My fiftieth birthday! ❤

Seven years later and it seems a lifetime ago.

So when I wake up to another sunrise and take inventory (as those of us who reach a certain age are wont to do) on the anniversary of my birth, I count losses as well as gains.

And I wish, wish, wish that old wives’ tale about blowing out candles in a single breath were true.

Because other than the continued health of my surviving children, there’s only one wish worth the air I take in and out of my lungs-something Dominic can never do again-and that is for him to have the privilege of blowing out the candles once more.

It’s not only HIS birthday that makes my heart ache.

It’s mine.

I would have gladly traded my life for his.

But I wasn’t given that choice.

Why It’s Important For Me to Talk About My Loss (And Why I Need You to Hear Me)


I admit I’m full of words.
  When my mama came to pick me up when her best friend was babysitting for awhile, she said, “You can’t have her yet, she’s telling me all kinds of things!”

More than once my mouth got me in trouble.

It’s still the source of most of my problems.

But for a time after Dominic left I found that the only words I could muster beyond what was absolutely necessary were written in my journal.  Because the words I wanted to say were bitter and harsh and tasted bad as they came up my throat and threatened to roll off my tongue.

Read the rest here: Why I Have To Talk It Out

Thanksgiving Plan Modified, Again.

We were pretty sure Thanksgiving was nailed down this year.

Several of us have spent months doing work down at Papa’s place creating the perfect space for the whole family to gather. Food was ordered, menu planned and travel coordinated.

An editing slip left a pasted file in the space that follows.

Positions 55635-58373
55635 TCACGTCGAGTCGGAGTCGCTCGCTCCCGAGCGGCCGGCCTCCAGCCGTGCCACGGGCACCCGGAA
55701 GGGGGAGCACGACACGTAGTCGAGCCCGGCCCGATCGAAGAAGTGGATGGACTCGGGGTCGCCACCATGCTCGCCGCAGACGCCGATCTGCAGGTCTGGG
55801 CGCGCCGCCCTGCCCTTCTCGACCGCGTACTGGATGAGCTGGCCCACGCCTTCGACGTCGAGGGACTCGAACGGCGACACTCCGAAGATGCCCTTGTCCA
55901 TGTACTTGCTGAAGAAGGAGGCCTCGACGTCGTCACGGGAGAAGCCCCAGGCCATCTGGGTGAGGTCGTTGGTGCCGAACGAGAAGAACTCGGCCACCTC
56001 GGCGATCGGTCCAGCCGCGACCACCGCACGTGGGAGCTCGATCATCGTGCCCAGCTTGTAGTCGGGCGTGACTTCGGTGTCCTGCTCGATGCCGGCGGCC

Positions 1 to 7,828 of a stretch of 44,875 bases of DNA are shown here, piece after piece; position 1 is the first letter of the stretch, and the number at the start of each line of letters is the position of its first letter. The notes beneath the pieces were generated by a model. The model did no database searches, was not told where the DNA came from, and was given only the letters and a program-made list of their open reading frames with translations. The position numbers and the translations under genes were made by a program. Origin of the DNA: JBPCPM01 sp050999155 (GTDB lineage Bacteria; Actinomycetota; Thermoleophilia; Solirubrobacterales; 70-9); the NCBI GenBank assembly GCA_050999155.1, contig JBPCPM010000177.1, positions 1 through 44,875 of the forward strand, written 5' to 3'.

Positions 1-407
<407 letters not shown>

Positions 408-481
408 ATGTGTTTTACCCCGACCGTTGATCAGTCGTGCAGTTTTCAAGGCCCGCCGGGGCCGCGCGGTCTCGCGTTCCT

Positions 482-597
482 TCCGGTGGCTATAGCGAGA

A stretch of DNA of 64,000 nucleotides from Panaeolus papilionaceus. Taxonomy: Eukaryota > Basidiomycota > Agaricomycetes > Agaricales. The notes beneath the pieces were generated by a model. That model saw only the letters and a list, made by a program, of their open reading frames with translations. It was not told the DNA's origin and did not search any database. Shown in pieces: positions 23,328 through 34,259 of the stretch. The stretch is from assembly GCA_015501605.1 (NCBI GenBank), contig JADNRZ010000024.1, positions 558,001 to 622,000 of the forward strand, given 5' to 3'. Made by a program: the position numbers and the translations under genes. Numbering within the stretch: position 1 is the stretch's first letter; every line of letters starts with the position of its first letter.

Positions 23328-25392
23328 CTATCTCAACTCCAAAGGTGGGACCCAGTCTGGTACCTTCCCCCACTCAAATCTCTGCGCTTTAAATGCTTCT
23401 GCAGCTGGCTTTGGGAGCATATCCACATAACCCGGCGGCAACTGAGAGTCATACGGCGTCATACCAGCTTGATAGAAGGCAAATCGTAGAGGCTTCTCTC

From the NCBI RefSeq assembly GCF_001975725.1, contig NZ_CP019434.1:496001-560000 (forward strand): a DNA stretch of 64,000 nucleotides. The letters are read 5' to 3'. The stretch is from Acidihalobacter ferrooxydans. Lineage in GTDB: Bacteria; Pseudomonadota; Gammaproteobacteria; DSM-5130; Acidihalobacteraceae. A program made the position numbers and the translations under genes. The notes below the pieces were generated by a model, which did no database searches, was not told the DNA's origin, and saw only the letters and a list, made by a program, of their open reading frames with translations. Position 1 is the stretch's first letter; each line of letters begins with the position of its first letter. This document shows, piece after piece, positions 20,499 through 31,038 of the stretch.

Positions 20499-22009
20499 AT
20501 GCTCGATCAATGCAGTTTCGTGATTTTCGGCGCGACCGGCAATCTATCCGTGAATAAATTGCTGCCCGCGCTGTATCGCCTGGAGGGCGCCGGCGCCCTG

But no one can plan for the unpredictable.

So when Covid cases skyrocketed and we did the math, it became too risky for four separate households to spend five days eating, sleeping and playing together under one roof.

We called it off.

It was and is heartbreaking.

But not as heartbreaking as adding another empty chair around the table or missing another face in our family circle.

Perhaps you’re faced with some equally hard choices this year, this season.

I’m so sorry.

It seems especially unfair to those whose hearts are already lonely from loss to be forced to give up the chance for fellowship and encouragement in company of family and friends!

I wish there were some magic to make it all better.

There isn’t.

And one thing I’ve learned in this life I didn’t choose is this: you have to make the best of what you have left.

Thanksgiving with the family before loss. ❤

So I pray no matter how small, how unusual, how disappointing your own Thanksgiving may feel this year that you find space in your heart for hope.

We are not doing what we planned, but we are doing something.

It won’t be what we wished for, but we will still have a day.

I’ll take it.

Learning To Be Yielded And Still

I first shared this four years ago when I was still in the early days of mourning Dominic. Our family was facing the third set of holidays with an empty chair at the table.

Life since then has been full of additional challenges and loss.

I still rebel sometimes at the road I’m asked to walk.

But I am more convinced than ever that when I yield my life and heart to the Master Potter, He will mold me and make me into the likeness of Jesus.

And that’s really who I want to be-even if it hurts.

I can’t claim to be satisfied with this life I’m living.  

do not like this path I am forced to walk, this darkness that hides the light, this pain that burrows deep in my bones.

But I can say I’m learning not to fight it.  

Sometimes I still pitch a fit.  

Read the rest here: Yielded and Still

I’m Sorry

My son’s death is a point in time for people outside my immediate grief circle. It’s a date on a calendar. There is a period after his name.

But it is an ongoing experience for me and my family.

We don’t only remember on birthdays, holidays and anniversary days, we can never forget.

Yet often others do.

We are not the only ones living a life not of our own choosing. We are not the only ones that feel isolated in our grief.

You do too.

And I’m sorry that when you risk sharing your pain you are shut down by those who just don’t understand.